Home Automation TAKES OFF

Ocala, FL-- "I was in the right place, at the right time, with the right thing," says Jim Vander Mey about the success of his company, Intellon Corp.

He also made the right decision. When he wanted to start a company in Florida after selling the printer company he had founded in New Hampshire, the areas he considered were perennial peanut hay ("Florida's alfalfa"), vertical-take-off airplanes, and home automation.

He went with the latter. Intellon sells ICs, boards, modules, and hardware and software development tools for designing home-automation networks and products. Such networks can control lighting, security, home appliances, HVAC systems, automated meter reading, and even industrial machinery. Annual sales have grown by more than 100% over the last two years.

The story starts in 1989, when Vander Mey began researching state-of-the-art automation products to install in his new home in Ocala, FL. His search led him to the Electronics Industries Association (EIA), which was working on a specification called CEBus (Consumer Electronics Bus).

CEBus, or EIA IS-60, began as an effort to standardize infrared remote controls for home audio and video components. It evolved into a standard for whole-house automation over multiple media, including twisted-pair cable, coaxial cable, power lines, and radio frequency.

Power-line problems. Key to the standard was controlling products over a home's existing power-line wiring. "The obvious drawback to CEBus was that all the media-except for power line-ran at 10 kbps (kilobits per second). Power-line CEBus ran at 1000 bps and would bottleneck the other media," says Tim Vander Mey, vice president of engineering at Intellon and Jim Vander Mey's brother. Together, the Vander Meys developed Spread Spectrum Carrier(TM) (SSC) technology-an inexpensive way to implement CEBus over power lines and radio frequencies at 10 kbps.

Myriad problems can make power-line and RF communications unreliable and expensive. These problems include electromagnetic interference, narrow-band frequency impairment, varying impedances, signal attenuation, fading, and multipath nulls-all results of the uncontrolled and noisy media environments. Intellon's SSC technology solves these problems by redundant signalling across a broad, or spread, frequency spectrum. If noise affects portions of a signal in some frequency bands, redundancy ensures that enough of the signal will get through for reliable communications.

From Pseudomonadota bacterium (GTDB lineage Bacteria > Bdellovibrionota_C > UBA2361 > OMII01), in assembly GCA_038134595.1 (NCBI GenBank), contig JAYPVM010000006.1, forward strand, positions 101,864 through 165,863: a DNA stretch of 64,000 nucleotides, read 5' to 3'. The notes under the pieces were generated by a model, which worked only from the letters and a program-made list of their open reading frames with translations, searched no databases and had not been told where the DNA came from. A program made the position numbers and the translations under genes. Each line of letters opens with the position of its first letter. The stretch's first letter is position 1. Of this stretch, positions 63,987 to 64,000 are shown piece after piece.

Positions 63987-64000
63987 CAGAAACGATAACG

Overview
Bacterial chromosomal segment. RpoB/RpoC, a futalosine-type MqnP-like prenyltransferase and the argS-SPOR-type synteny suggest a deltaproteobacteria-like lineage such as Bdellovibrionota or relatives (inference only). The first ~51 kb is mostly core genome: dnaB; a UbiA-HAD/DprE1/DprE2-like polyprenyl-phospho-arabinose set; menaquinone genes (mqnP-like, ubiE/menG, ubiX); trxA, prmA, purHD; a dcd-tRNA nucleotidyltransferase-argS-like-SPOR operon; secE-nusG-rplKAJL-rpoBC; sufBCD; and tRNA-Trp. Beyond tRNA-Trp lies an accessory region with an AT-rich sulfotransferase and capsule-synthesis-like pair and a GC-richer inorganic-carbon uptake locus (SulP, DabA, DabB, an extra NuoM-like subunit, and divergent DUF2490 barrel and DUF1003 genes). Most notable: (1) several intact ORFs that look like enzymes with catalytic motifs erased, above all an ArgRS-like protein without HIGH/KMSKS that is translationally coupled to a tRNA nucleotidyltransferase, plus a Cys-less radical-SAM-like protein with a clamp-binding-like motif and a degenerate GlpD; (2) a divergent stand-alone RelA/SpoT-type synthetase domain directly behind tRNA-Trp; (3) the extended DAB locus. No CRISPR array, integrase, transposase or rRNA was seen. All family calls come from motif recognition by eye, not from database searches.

Technology a hit. The advantages of SSC technology were clear to the EIA, which abandoned its proposed power-line technology and chose Intellon's as the power-line standard for CEBus. Later, the EIA selected Intellon's radio-frequency (RF) version of its SSC technology as the CEBus RF standard.

After the EIA's adoption of Intellon's technology, the company took off. Annual sales grew by 110% in 1992, 110% in 1993, and an anticipated 120% in 1994 when they hit the $1 million-plus mark.

"The CEBus market is still in its very early stages," says Myra Moore, senior analyst with the Dallas-based market-research firm Parks Associates, "but Intellon's in a great position. They are making the chip, and you've got to have the chip to make all these products talk to each other."

Private offering. "With the technology proven, protected with patents, and implemented in ICs, we convinced some major investors that this

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